DOM creation and serialization system.

npm install bluejeansandrain.scaffold
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Document Object Maker - Create your DOM from data, not strings.

  • Create complex DOM structures easily and efficiently without writing HTML
  • Keep handles to ID'd, referenced, named, classed, and labeled elements
  • Allow serialization of existing DOM

This document is incomplete and will be updated as soon as possible. It's accurate as far as it goes, but does not include some new features.


  • descriptor (array)
    • An array describing a DOMElement either existing or to be created. The first item in a descriptor must be a tag string or a DOMElement instance. All following items are children or attribute maps.
    • tag (string)
      • The first item in a descriptor array. A string which begins with a tag name, followed by optional modifiers.
      • tag name (string)
        • HTML tag name such as 'div', 'span', etc.
        • Can only contain letters and numbers.
        • May also be the name of a shortcut.
      • tag modifier (string)
        • Part of the tag string following the name part of the tag.
        • Multiple modifiers can be added. Each must begin with a modifier prefix indicating an id, name, type, class, label, or reference modifier. Labels and references are DOMBuilder markup constructs.
        • Prefixes must be followed by at least one non-prefix, non-whitespace character. All other characters are valid in modifier values.
        • Escaping of prefix characters is not supported.
        • Prefixes:
          • = Type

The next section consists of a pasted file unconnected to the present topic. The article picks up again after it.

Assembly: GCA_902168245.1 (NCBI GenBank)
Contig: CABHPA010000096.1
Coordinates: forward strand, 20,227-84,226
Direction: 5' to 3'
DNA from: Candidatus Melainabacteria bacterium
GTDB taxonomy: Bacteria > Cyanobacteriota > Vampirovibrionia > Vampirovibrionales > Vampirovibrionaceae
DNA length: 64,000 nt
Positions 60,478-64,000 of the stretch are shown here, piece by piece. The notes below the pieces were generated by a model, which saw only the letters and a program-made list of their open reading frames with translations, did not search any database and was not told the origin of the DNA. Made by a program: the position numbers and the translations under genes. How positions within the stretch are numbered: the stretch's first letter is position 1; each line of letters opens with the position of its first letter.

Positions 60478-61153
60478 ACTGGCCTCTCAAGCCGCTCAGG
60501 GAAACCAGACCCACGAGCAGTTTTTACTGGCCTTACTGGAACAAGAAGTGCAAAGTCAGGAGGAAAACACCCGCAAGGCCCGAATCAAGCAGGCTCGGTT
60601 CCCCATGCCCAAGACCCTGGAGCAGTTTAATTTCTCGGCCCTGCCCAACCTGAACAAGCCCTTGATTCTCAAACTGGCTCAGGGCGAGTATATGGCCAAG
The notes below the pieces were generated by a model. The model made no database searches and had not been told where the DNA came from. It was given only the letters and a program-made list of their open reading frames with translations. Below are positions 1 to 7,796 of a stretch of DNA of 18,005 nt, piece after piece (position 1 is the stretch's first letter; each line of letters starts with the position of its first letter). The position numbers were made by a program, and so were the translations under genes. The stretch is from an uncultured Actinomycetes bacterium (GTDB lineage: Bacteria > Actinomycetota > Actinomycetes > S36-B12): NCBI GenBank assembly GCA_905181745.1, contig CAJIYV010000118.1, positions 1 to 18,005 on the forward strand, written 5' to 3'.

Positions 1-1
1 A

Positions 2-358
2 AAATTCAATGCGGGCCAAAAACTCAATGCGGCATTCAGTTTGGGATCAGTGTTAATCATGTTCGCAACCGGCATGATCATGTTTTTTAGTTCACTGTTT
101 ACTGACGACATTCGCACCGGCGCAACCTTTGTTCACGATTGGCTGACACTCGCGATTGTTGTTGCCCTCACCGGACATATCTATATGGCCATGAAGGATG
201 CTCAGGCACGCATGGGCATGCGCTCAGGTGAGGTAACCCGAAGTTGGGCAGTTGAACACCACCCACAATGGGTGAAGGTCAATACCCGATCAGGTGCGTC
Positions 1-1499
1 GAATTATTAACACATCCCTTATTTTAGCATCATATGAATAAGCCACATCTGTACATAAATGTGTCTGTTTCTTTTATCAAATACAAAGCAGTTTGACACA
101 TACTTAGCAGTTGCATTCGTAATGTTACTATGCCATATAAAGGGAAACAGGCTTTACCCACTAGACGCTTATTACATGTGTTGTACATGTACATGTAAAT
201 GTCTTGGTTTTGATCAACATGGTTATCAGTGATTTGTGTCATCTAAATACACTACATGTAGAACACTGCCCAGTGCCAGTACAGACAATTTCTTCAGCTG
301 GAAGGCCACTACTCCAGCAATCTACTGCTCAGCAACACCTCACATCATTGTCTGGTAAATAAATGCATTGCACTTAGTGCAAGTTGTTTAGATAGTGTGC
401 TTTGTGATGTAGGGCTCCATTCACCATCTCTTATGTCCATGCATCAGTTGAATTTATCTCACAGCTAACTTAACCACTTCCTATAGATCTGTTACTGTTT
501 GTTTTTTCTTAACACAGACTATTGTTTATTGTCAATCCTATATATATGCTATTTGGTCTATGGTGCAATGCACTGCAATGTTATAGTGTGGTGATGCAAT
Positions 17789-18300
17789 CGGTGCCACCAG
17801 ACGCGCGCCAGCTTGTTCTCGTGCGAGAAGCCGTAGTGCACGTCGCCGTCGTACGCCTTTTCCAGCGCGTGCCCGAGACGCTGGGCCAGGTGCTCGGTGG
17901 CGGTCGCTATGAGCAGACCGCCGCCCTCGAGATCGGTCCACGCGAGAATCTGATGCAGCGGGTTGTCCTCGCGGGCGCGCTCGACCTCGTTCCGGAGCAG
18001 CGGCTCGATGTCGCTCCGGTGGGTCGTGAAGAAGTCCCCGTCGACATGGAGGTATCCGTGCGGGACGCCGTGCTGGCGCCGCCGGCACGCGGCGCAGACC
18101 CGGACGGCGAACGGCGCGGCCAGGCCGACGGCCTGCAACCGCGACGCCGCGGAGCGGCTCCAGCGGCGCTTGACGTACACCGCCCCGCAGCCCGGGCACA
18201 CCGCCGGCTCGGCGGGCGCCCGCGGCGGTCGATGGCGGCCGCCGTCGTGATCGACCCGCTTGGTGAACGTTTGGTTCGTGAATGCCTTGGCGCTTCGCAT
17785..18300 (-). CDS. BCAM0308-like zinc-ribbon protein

• # ID
          • & Reference
          • @ Name
          • : Label
          • . Class
      • Example Tag With Modifiers: input=text#id&reference@name:label1:label2.class1.class2
    • attribute map (object)
      • Any plain object (.constructor === Object) following the tag in a descriptor array.
      • All properties of the object will be applied to the element as attributes.
    • child (string|array|DOMElement)
      • Strings will be appended to the element as text nodes.
      • DOMElements will be appended as children.
      • Arrays are recursively parsed as child element descriptors and the resulting element will be appended as a child.
  • DOMElement
    • Used to indicate a native DOM element class instance. There is no standard name across browsers and javascript engines, so this means whatever your environment chooses to call it.


All of the following are equivalent and return a new instance of DOMBuilder.

DOMBuilder([ 'div', ['span', ...], ['span', ...], ...]);
DOMBuilder( 'div', ['span', ...], ['span', ...] );
DOMBuilder.render([ 'div', ['span', ...], ['span', ...], ...]);
DOMBuilder.render( 'div', ['span', ...], ['span', ...] );
new DOMBuilder([ 'div', ['span', ...], ['span', ...], ...]);
new DOMBuilder( 'div', ['span', ...], ['span', ...] );

The returned DOMBuilder instance has the following properties and property aliases:

  • element
    • aliases: e el
    • Contains the top level element.
  • ref
    • aliases: r # &
    • Contains a map of all ID'd or referenced elements.
  • named
    • aliases: n @
    • Contains a map of arrays of all named elements.
  • labeled
    • aliases: l :
    • Contains a map of arrays of all labeled elements.
  • classed
    • aliases: c .
    • Contains a map of arrays of all classed elements.

The first value of an element array is the element description string (tagName with optional prefixed modifiers), or an existing DOM element. Additional elements are text nodes, DOM elements, child element arrays, or attribute map objects.

The element description string follows this format (Note the use of =, #, &, @, and : in the element description denoting modifiers):